Gordon Cope was previously featured on Reading Recommendations and offered to write this new 3-part series about writing travel memoirs.
How to Write Travel Memoirs
I recently attended the San Miguel de Allende Writer’s Conference, held each February. In addition to fantastic speakers (Alice Walker, Gloria Steinem and Scott Turow this year), the conference runs over 50 seminars on everything from ePublishing to poetry. When an instructor asks for a raise-of-hands to show who is working on what genre, the memoir always wins.
The memoir genre is not held in high regard; I once heard it described as the bastard son of non-fiction. But for aspiring writers, it is an enjoyable, accessible vehicle; the travel memoir, especially, inspires nascent authors to grasp their digital mice and let their imaginations flow.
Having read many travel memoirs (and written three), I recently sat down and pondered exactly what makes a travel memoir a success, which I measure by the ability of the author to include me as a companion in their exploration of fascinating and exotic lands.
As part of the Tenth Anniversary of the publishing of A Paris Moment, I offer some tips and advice on how to write a travel memoir.
CHOOSING A STRUCTURE
WHERE TO START, WHERE TO FINISH
Like all journeys, the travel memoir has to have a beginning, a middle and an end. This sounds obvious, but most manuscripts that get mired down and never finished suffer from this basic lack of structure.
Clearly, an actual physical excursion, like a cruise to Alaska, has a point of embarkation, a voyage to geographical destinations, and an eventual return to port. Simple. But a journey of spiritual discovery, say to an Ashram, doesn’t begin with the narrator getting on a plane to India, it begins when the narrator realizes that there is a need for a spiritual awakening, either through an actual event or the reckoning that something is missing from the moral compass. And the memoir doesn’t end with the return to normal life, but rather when the instigating event is internally resolved.
By sorting out your beginning, middle and end prior to writing, you make your journey clear enough in your own mind that communicating it to the reader becomes far easier, and thus easier to finish the manuscript.
Just like every animal needs a skeleton to hang its flesh upon, every memoir needs a structure to give continuity to your observations. You don’t have to be an English major to understand how a book is constructed however; all you need to do is devote a little time to analyse what is sitting right under your nose.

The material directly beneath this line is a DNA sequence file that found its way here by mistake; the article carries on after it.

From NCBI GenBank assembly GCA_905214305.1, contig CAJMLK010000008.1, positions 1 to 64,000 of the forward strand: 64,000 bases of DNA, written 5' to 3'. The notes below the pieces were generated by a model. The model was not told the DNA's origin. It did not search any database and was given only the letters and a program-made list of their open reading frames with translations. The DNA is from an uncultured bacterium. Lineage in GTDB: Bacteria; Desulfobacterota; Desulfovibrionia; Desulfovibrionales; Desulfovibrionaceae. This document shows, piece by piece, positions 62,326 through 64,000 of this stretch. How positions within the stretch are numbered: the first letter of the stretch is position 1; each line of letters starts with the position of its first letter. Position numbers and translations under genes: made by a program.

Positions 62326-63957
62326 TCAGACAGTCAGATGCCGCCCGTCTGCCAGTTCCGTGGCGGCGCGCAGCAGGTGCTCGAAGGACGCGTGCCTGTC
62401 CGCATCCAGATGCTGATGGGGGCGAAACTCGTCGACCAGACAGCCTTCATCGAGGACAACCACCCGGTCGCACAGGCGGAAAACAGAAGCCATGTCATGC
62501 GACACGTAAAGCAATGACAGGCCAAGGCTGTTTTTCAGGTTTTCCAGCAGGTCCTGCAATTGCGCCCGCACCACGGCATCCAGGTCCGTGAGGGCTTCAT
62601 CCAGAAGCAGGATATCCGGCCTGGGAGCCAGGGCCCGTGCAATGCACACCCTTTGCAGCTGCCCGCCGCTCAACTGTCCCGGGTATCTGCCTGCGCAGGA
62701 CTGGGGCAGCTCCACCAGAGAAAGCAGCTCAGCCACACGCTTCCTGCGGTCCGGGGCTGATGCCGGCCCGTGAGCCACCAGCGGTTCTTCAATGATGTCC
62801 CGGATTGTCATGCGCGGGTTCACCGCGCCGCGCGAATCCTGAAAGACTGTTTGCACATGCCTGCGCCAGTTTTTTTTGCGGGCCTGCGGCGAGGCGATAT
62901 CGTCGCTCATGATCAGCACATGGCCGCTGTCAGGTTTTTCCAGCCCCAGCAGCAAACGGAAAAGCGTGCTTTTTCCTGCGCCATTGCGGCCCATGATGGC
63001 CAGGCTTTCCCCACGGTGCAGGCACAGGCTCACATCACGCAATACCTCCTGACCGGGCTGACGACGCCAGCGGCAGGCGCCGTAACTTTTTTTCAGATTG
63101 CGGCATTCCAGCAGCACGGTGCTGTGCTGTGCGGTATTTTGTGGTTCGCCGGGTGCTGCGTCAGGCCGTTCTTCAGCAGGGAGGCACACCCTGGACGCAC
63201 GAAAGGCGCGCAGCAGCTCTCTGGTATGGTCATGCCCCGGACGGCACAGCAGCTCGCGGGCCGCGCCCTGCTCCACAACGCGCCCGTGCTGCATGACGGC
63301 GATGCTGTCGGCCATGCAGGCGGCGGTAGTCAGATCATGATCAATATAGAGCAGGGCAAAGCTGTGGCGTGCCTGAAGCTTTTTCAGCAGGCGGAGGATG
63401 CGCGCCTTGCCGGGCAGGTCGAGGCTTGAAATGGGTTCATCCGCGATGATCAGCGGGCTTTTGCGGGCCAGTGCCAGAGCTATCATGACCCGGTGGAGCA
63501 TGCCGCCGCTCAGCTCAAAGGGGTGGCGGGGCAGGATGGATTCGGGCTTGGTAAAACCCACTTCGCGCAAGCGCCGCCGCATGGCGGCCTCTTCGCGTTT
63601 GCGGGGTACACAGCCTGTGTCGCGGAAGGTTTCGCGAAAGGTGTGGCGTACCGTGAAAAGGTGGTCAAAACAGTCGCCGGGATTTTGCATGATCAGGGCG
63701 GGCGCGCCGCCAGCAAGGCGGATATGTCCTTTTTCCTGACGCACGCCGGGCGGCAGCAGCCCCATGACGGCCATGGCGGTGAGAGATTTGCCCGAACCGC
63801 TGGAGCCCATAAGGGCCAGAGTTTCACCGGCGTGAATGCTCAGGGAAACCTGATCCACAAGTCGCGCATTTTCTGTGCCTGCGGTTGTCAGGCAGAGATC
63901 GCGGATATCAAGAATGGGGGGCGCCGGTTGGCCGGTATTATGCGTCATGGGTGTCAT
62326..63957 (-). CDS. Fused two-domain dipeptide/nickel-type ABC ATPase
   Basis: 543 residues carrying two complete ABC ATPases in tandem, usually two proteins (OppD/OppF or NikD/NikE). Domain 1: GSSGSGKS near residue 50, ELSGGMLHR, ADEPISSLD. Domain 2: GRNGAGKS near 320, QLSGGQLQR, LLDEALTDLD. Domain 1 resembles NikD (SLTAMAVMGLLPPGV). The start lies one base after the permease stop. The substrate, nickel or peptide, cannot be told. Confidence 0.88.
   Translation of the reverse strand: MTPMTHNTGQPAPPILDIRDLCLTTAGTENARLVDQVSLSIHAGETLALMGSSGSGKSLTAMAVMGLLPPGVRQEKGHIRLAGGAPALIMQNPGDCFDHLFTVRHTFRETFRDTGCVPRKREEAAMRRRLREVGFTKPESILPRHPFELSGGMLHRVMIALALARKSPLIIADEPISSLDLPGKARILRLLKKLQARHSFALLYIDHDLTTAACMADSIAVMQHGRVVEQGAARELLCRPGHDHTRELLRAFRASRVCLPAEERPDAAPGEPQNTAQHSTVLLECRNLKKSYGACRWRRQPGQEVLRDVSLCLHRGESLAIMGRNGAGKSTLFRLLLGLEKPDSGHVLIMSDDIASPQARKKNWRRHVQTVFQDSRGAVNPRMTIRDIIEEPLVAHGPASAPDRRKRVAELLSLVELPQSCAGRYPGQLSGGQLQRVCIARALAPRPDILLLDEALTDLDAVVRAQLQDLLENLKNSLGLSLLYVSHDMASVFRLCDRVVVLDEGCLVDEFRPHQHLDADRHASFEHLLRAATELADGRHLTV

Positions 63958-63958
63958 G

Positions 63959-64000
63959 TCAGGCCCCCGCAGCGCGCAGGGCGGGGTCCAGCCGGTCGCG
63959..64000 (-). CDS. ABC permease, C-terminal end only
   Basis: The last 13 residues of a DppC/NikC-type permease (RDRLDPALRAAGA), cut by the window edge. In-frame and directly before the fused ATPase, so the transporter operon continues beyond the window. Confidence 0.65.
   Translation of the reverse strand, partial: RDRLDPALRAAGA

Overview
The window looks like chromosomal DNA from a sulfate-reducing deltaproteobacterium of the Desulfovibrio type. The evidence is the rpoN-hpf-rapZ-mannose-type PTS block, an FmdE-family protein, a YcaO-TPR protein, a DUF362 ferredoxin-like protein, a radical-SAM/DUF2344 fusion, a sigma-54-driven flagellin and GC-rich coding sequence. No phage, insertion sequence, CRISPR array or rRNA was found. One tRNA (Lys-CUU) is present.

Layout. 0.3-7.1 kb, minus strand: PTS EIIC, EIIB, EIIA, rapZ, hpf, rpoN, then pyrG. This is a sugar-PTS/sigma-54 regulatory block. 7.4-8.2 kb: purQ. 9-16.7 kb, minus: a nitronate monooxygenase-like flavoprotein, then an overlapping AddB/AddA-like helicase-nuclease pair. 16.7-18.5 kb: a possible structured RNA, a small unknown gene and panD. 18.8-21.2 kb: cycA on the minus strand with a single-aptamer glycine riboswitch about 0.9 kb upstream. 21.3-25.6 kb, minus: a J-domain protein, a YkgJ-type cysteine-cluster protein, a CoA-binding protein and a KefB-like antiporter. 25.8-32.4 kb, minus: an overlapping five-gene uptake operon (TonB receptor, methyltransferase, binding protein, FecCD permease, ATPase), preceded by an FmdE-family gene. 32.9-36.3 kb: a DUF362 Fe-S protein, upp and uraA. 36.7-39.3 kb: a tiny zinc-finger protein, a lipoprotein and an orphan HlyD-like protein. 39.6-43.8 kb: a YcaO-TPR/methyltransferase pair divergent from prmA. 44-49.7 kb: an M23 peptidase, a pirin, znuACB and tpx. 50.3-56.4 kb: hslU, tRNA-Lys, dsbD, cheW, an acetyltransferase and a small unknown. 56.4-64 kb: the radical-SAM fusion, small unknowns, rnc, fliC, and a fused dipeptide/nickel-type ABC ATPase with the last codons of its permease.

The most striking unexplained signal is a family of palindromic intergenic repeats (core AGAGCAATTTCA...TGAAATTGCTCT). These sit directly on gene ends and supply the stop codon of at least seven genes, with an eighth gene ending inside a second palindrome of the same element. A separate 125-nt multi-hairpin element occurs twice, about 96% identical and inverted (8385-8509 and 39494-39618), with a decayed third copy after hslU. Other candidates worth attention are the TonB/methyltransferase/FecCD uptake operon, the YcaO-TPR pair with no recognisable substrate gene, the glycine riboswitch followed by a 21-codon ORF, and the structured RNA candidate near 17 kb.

A Paris Moment arose from observations I had been making while living in Paris. While my wife Linda worked, I would spend my days out in the streets of Paris, shopping, visiting tourist sites and interacting with my neighbours and the general population. I would then write emails to friends, describing my experiences. My friends insisted that I should string them together into a full manuscript.
When I decided to write A Paris Moment, I conducted this exercise on Peter Mayle’s A Year in Provence. I purchased a used paperback edition and pencilled in my observations right into the text. Here is what I discovered:
• The book is divided into 12 chapters, starting in January and running through to December. Each chapter is around 5000 words long, leading to a total length of approximately 60,000 words.
• Each chapter is broken down into a dozen anecdotes. They include the following topics; food, local cultural event, personally embarrassing moment, interaction with local citizens, tourist destination, flora, fauna, description of weather, regional quirks social quirks, artistic expression (theatre, music, etc.), and wine.
FORMING A CHAPTER OUT OF ANECDOTES
Reading a book that was simply an anthology of anecdotes would be quite boring, however. Mayle used several techniques to create continuity, flow and a sense of narrative. The first was the simple procedure of chronological progression; each chapter is a month sequentially presented, in order. This allowed him to sort his anecdotes based on seasonality; the emergence in spring of the first wild flowers, summer fetes, fall hunting season and winter storms.